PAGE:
I'm using a ADAU144x eval board to convert an SPDIF input to an I2S output.
The SPDIF input is a proprietary format with 3 data channels, each with left and right subframes. The data in each subframe contains 2 channel bits that indicate which channel it belongs to. This effectively creates 6 data channels, indexed by the 2 channel bits and the LRCLK. Some of these channels contain control data (volume, mute, etc.), and the others contain audio data (22 bits).
I would like to demux these data channels by extracting the channel bits. I also want to use the control bits to mute and change the volume of the audio channels.
Is there a way for me to directly access the raw bits of the SPDIF/I2S stream?
No, there is no way to get to the raw bits of the SPDIF data stream. The ADAU1452 family of parts have a little more capability but I am not certain it is enough for you.
Is the channel bits and control bits residing in with the 24 bit audio data in the SPDIF stream? I am not 100% certain from your description. If it is then in SigmaStudio you can manipulate the sample to extract these bits.
Thanks for the reply.
The channel bits are present in all 6 subframes, to define which subframe it is. The control bits are only present in I think 2 of the subframes, I'm waiting for some documentation on how to handle these bits.
I actually just figured out how to do this. I realized that the SPDIF input on the block diagram is already converted by the DSP into I2S format. I split that stream and did a bitwise AND to extract the channel bits. I then ran the channel bits into a demux block to route the SPDIF-I2S stream into different parts of my block diagram. It doesn't look pretty but it seems to work, I can listen to the individual audio channels.
Great, that is what I was going to suggest as long as the data is in the audio portion of the SPDIF stream. It is the user bits that you really can't get to.
Now you may run into an issue if you use the ASRC. It will change the data if the sampling rates drift apart and they will. In the Sigma300 you can bypass it but we removed that feature from SigmaStudio for several reasons. In the Sigma200 that you are using you can still bring in the SPDIF data directly into the core. Then I suggest you set the Core Start Pulse to be from the SPDIF receiver. This should help prevent the clicks and pops but the down side is that when the SPDIF goes away the core stops in its tracks. This part has no way of monitoring the state of the SPDIF input to switch to another clock when there is no SPDIF signal. This would have to be done with a controller.
Don't think I'll need the ASRC, my input is just routed directly to the SPDIF receiver.
My start pulse select used to be an internally generated 48 kHz. I've set it to sync with the SPDIF stream, it didn't make a noticeable difference.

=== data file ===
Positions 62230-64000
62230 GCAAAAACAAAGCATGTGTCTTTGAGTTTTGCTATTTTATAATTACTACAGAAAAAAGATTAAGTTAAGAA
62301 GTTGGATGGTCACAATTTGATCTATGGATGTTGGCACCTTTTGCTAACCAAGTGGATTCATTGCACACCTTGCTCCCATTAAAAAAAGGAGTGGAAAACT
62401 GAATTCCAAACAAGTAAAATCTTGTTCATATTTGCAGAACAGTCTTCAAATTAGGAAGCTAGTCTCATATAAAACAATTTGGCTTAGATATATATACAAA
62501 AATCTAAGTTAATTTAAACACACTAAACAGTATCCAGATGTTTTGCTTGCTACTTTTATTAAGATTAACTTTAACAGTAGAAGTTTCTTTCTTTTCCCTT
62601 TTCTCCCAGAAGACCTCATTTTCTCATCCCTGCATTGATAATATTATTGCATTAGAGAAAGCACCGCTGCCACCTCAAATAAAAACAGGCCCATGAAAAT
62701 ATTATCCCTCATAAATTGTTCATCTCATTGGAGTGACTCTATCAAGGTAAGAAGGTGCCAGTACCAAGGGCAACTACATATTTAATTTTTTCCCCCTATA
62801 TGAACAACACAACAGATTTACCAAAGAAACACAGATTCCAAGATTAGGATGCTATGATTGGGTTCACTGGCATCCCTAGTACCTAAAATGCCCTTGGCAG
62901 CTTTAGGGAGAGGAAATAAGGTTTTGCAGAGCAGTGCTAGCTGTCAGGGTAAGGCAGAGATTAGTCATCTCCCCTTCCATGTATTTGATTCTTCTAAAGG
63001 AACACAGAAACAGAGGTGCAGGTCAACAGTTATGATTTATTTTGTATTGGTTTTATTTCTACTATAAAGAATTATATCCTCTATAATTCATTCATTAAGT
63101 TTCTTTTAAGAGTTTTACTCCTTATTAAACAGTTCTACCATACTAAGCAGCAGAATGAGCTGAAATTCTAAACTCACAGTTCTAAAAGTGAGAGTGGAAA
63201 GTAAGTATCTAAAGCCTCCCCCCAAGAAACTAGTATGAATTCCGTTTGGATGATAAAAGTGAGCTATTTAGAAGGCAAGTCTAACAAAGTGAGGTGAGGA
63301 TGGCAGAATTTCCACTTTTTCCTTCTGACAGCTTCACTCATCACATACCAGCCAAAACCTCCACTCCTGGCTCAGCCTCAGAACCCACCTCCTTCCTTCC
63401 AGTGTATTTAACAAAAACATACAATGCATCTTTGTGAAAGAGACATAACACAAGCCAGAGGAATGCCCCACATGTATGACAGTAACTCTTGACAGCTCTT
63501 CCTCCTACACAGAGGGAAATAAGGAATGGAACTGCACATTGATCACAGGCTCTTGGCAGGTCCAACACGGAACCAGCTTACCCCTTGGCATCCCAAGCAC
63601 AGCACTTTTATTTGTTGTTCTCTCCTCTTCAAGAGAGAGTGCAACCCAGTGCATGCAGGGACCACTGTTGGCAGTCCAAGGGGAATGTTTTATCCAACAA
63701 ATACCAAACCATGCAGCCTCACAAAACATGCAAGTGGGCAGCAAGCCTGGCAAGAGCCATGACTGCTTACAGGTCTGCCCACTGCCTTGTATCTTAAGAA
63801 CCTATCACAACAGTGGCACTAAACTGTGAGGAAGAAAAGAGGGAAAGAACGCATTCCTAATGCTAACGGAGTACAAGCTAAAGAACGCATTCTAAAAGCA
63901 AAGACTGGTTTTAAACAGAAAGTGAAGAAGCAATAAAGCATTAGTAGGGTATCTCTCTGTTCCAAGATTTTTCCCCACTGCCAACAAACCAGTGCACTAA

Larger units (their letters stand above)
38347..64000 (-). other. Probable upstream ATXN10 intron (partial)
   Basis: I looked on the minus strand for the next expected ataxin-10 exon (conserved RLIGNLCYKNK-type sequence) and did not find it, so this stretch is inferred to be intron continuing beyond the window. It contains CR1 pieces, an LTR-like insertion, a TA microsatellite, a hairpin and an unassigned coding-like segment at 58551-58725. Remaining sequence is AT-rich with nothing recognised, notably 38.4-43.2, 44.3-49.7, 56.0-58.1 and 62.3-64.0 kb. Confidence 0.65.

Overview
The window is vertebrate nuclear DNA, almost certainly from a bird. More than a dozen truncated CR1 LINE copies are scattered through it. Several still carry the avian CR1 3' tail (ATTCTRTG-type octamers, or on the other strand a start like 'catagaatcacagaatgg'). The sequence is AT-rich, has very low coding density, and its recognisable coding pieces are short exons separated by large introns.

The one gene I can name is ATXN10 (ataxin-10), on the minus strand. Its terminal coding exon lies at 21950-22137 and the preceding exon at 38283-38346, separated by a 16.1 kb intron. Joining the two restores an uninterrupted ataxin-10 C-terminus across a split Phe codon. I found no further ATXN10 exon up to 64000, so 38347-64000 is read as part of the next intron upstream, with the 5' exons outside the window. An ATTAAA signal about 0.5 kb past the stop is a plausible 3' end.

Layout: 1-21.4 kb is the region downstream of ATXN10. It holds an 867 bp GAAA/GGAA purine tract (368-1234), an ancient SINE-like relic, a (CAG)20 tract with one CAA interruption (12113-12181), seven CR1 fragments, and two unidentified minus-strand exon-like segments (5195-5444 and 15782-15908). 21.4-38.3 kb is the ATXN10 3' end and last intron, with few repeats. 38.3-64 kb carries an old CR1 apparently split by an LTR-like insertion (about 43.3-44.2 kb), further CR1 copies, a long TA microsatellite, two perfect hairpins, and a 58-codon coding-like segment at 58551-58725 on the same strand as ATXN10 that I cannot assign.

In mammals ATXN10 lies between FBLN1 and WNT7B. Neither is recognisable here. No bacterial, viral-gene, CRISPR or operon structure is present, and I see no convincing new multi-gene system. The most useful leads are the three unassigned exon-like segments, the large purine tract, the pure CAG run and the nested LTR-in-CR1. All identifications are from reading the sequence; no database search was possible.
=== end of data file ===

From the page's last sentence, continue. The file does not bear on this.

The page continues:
On the topic of sampling rates, each data channel has an odd sampling frequency of 39.0625 kHz, this seems to be part of the proprietary format. I can still hear the audio, but it's really distorted. Is there a way I can set the SPDIF sampling frequency to this value?
The sampling rate of the SPDIF is set by the incoming SPDIF signal. The SPDIF receiver in the DSP has a PLL to recover and lock to this incoming rate. If the source of the SPDIF signal is not locked to the Master Clock source for the DSP then they will be running at different rates. This will cause the occasional click and pop when a word or two of data is missed or gets corrupted. This is why the ASRC is needed to convert the SPDIF rate to the DSP rate. If you use the start pulse from the SPDIF then the core will start running the program at the start of the new frame. Then the serial port data will be correct and it works without the ASRC. The number of instructions per frame may vary slightly but you should not get the clicks and pops.
In this core we don't have a lot of options for the sampling rate. The ADAU1452 has several clock generators that you can setup to run at a custom rate. Then you can use the serial ports to go out and back in through the ASRC. In this part you would have to use an external clock to drive the serial port. Then that would clock the data out at the 39.0625 rate. Then connect that port back to an input serial port and run it into the ASRC to get the rate up to the core rate. The trick will be getting the 39.0625 clocks. It still will not be perfect because the rate that the data is being updated is at the core rate of 48kHz and that is not evenly divisible by 39.0625.
So thinking about this, right now what is happening is that the data changes every 1.229 samples at 48kHz. So it is changing every other sample, roughly. So the data is holding the value for two samples. This gives you harmonics at the 39kHz sampling rate. So try a low-pass filter at 19.53kHz and see if that helps. It would have to be a rather steep rolloff.